Daily Revolt

June 06, 2007

Fate of Senate Immigration Bill in Doubt

The politicians are riding the riding the tiger when it comes to the proposed immigration reform. The public does not support the current proposals. And they don't trust the Congress, or this president, to do the right thing, on any issue:
U.S. Senate Republicans on Tuesday accused Democrats of trying to rush a vote on immigration reform, casting doubt on the fate of the White House-backed bill that would tighten border security and legalize millions of illegal immigrants.

Senate Majority Leader Harry Reid (news, bio, voting record) said he wanted to close debate on the bill by this week's end despite Republicans' objections, which could doom the fragile compromise legislation that backers say would help fix a broken immigration system through which millions of illegal immigrants have slipped into the United States.

During last night's Republican presidential debate John McCain was beat over the head with the Senate's proposal, in which he was instrumental in drafting:
U.S. Senate Republicans on Tuesday accused Democrats of trying to rush a vote on immigration reform, casting doubt on the fate of the White House-backed bill that would tighten border security and legalize millions of illegal immigrants.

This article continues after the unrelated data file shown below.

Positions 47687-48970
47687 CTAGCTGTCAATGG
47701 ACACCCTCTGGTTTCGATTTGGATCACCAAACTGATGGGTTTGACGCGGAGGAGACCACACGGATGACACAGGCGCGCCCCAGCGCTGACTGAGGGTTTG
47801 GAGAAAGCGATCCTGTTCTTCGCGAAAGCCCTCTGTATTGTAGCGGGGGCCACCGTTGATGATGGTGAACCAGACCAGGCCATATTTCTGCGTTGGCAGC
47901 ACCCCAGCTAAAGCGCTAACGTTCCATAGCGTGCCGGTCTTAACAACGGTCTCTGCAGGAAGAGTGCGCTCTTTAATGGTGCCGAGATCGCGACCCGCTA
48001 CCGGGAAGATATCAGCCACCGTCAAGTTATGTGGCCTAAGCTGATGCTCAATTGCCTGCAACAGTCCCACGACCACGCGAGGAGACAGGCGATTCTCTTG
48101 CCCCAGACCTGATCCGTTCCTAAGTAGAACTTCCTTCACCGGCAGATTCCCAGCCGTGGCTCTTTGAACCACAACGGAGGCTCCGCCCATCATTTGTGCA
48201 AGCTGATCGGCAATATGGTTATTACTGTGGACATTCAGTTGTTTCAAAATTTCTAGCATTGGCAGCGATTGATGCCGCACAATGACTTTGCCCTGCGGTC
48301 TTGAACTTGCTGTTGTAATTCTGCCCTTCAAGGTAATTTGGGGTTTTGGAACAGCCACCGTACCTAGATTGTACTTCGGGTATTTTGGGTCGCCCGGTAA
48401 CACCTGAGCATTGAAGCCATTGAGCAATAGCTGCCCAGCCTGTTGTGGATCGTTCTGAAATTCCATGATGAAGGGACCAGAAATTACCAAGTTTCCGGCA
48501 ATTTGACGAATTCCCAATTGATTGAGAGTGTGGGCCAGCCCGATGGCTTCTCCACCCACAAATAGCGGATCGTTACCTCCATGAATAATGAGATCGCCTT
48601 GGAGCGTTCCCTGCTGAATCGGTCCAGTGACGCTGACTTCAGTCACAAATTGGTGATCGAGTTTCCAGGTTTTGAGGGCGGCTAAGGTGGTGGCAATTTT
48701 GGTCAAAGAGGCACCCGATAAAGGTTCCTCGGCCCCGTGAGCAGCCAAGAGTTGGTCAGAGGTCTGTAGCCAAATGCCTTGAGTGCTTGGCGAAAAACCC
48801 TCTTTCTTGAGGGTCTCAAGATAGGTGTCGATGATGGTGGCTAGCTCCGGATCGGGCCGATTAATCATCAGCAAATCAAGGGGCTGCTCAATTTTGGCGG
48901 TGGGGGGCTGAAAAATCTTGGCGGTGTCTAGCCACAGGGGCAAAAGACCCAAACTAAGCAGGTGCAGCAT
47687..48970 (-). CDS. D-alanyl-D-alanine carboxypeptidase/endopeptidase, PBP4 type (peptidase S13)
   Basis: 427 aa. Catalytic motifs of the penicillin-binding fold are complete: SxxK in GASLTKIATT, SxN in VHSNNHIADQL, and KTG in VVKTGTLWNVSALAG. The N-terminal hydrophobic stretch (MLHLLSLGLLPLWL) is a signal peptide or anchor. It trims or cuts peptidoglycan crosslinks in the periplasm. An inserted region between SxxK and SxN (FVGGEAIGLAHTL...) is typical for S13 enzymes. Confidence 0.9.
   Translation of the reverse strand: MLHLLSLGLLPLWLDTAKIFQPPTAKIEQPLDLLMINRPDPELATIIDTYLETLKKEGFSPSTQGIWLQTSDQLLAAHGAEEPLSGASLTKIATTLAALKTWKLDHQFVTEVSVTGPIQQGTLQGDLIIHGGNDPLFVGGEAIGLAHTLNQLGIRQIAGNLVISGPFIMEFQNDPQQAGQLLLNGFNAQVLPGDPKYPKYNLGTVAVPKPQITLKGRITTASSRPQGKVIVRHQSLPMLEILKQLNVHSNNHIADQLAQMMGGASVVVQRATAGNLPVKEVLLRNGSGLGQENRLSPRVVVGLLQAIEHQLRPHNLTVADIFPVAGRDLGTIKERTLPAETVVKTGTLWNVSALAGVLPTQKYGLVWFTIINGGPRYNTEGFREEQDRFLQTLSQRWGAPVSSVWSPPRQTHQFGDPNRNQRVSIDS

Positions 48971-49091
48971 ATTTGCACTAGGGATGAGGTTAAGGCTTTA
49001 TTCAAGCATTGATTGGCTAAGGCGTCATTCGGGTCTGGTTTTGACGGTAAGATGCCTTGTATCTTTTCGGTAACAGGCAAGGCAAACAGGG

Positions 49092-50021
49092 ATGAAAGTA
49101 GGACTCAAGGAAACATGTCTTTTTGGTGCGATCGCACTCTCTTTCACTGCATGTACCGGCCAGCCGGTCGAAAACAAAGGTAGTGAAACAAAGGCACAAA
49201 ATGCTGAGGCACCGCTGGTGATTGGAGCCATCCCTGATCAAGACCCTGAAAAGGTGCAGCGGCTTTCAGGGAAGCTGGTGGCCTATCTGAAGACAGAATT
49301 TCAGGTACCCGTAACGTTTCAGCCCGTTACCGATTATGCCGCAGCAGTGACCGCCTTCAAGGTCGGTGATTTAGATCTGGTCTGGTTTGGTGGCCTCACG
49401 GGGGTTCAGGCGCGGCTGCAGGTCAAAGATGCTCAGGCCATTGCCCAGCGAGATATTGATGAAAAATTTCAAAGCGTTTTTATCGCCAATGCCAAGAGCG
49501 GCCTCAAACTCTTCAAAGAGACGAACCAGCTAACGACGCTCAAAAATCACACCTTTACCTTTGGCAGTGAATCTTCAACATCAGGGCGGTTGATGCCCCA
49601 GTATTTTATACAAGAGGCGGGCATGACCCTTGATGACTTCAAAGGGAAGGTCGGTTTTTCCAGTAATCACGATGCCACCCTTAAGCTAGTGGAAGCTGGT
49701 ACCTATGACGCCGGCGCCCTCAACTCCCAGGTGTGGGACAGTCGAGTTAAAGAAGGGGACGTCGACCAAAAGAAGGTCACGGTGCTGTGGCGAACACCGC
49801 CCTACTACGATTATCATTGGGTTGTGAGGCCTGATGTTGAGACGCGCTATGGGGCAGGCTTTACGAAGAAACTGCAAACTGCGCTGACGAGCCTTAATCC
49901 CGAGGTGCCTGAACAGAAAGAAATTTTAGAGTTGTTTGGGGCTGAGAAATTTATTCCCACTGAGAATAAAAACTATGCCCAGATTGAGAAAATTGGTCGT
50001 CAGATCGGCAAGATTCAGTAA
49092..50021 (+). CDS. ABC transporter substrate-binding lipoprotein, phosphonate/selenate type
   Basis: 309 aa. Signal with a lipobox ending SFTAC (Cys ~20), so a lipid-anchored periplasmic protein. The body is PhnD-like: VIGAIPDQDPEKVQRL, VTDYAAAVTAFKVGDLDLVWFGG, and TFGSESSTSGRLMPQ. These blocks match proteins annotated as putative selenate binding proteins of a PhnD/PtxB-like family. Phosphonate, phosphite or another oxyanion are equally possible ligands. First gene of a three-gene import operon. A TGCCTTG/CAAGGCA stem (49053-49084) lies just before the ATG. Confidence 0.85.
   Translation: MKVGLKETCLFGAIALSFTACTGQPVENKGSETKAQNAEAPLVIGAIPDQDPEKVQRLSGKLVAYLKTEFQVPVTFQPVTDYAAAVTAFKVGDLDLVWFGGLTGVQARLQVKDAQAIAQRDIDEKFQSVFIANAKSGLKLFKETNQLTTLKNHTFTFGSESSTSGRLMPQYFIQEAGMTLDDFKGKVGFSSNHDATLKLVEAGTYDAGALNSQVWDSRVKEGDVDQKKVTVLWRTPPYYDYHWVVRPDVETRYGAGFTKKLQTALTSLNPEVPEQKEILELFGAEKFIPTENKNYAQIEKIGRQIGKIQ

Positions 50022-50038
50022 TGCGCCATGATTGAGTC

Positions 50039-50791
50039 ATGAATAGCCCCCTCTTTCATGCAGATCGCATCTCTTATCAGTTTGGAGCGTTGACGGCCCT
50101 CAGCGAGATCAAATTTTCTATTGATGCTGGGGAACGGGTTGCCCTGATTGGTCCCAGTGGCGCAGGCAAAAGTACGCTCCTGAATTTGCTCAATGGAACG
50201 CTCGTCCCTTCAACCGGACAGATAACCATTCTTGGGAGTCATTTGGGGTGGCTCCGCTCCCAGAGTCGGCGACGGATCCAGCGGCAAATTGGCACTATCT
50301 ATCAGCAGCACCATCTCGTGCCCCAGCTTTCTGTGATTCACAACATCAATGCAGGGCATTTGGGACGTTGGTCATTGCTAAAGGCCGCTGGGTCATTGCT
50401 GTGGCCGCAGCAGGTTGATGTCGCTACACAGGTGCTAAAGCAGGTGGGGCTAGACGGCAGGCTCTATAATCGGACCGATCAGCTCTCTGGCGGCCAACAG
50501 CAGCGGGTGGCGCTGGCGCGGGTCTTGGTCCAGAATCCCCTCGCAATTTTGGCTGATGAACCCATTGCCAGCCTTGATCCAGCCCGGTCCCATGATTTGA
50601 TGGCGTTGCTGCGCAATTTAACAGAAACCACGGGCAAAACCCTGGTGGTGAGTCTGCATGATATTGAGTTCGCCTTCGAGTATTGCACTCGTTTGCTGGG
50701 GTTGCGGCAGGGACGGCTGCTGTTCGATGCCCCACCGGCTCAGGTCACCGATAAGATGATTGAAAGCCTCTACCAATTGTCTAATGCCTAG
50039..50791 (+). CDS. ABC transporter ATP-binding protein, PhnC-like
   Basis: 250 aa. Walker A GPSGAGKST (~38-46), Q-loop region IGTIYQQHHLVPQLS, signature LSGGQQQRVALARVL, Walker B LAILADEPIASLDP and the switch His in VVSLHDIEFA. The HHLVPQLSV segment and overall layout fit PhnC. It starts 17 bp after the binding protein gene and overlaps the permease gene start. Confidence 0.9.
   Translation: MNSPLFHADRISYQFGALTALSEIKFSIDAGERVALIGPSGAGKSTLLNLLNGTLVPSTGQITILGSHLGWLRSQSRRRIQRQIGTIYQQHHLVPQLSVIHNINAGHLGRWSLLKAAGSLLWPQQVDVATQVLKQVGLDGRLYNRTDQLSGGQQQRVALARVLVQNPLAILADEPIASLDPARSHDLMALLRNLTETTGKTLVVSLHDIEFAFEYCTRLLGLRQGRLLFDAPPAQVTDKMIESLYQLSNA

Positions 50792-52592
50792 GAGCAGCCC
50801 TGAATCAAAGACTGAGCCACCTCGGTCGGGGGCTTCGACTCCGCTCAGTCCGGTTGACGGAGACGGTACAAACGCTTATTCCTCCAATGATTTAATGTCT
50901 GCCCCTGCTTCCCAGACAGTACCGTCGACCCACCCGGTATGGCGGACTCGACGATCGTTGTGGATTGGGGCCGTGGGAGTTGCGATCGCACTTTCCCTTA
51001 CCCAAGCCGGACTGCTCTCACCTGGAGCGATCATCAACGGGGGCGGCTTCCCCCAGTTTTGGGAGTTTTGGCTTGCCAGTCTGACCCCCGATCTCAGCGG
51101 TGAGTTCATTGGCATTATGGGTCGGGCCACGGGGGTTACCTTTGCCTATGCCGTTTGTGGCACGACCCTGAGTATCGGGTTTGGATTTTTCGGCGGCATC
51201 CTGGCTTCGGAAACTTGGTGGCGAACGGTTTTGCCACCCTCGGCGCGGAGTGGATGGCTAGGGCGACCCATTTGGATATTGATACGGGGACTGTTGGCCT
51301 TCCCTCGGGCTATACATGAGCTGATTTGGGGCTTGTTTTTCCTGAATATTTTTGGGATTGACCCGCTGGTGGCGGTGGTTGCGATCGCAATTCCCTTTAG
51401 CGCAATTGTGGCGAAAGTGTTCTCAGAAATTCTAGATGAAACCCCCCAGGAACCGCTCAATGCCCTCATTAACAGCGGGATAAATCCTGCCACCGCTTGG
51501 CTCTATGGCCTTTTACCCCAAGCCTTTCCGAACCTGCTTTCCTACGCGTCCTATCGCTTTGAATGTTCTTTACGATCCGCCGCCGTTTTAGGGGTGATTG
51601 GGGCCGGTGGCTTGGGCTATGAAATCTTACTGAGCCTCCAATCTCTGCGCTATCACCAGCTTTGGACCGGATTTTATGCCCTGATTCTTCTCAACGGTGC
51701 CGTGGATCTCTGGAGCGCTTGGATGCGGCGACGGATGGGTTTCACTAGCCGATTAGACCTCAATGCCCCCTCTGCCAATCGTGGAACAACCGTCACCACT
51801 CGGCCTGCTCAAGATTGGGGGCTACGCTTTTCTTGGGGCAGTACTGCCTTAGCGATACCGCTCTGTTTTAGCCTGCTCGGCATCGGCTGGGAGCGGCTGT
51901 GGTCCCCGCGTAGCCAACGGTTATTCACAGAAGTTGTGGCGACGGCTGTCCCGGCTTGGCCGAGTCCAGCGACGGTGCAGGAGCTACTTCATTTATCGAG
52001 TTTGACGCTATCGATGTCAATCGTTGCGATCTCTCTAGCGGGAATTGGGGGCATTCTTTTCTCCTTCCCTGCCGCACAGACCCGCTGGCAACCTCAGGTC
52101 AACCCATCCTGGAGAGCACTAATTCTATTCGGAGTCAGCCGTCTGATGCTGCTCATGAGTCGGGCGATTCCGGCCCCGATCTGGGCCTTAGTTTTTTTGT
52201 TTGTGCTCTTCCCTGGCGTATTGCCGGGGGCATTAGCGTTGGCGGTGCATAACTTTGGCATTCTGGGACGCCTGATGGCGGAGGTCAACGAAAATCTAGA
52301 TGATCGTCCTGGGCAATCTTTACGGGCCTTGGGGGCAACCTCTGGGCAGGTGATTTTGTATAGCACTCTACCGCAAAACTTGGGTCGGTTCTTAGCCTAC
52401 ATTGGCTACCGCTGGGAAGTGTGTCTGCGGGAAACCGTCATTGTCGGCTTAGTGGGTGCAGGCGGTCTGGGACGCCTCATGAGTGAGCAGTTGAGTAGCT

Senate Majority Leader Harry Reid said he wanted to close debate on the bill by this week's end despite Republicans' objections, which could doom the fragile compromise legislation that backers say would help fix a broken immigration system through which millions of illegal immigrants have slipped into the United States.

Even a non-conservative like Giuliani was beating up McCain:
Mr. McCain found himself at odds with former Mayor Rudolph W. Giuliani of New York and former Gov. Mitt Romney of Massachusetts, who each criticized the Senate plan as woefully lacking in border security and immigration enforcement measures, including a uniform method to identify immigrants and limits on certain types of visas.

“It’s a typical Washington mess,” Mr. Giuliani said in his first heated face-off of the campaign with his past political ally, Mr. McCain. “Everybody compromises, four or five compromises, and the compromises leave you with the following conclusion. The litmus test you should have for legislation is, is it going to make things better? And when you look at these compromises, it is quite possible it will make things worse.”

Other candidates had choice words for Bush and his immigration policies, among other issues:
More so than in previous appearances, the candidates were willing to criticize President Bush and his administration. Representative Duncan Hunter of California ripped the immigration legislation, calling it the “the Bush-McCain-Kennedy” plan; Representative Tom Tancredo of Colorado said Mr. Bush would “never darken the doorstep of the White House” if Mr. Tancredo were elected president because of the candidate’s anger over White House immigration and education policies and the Medicare prescription drug benefit.

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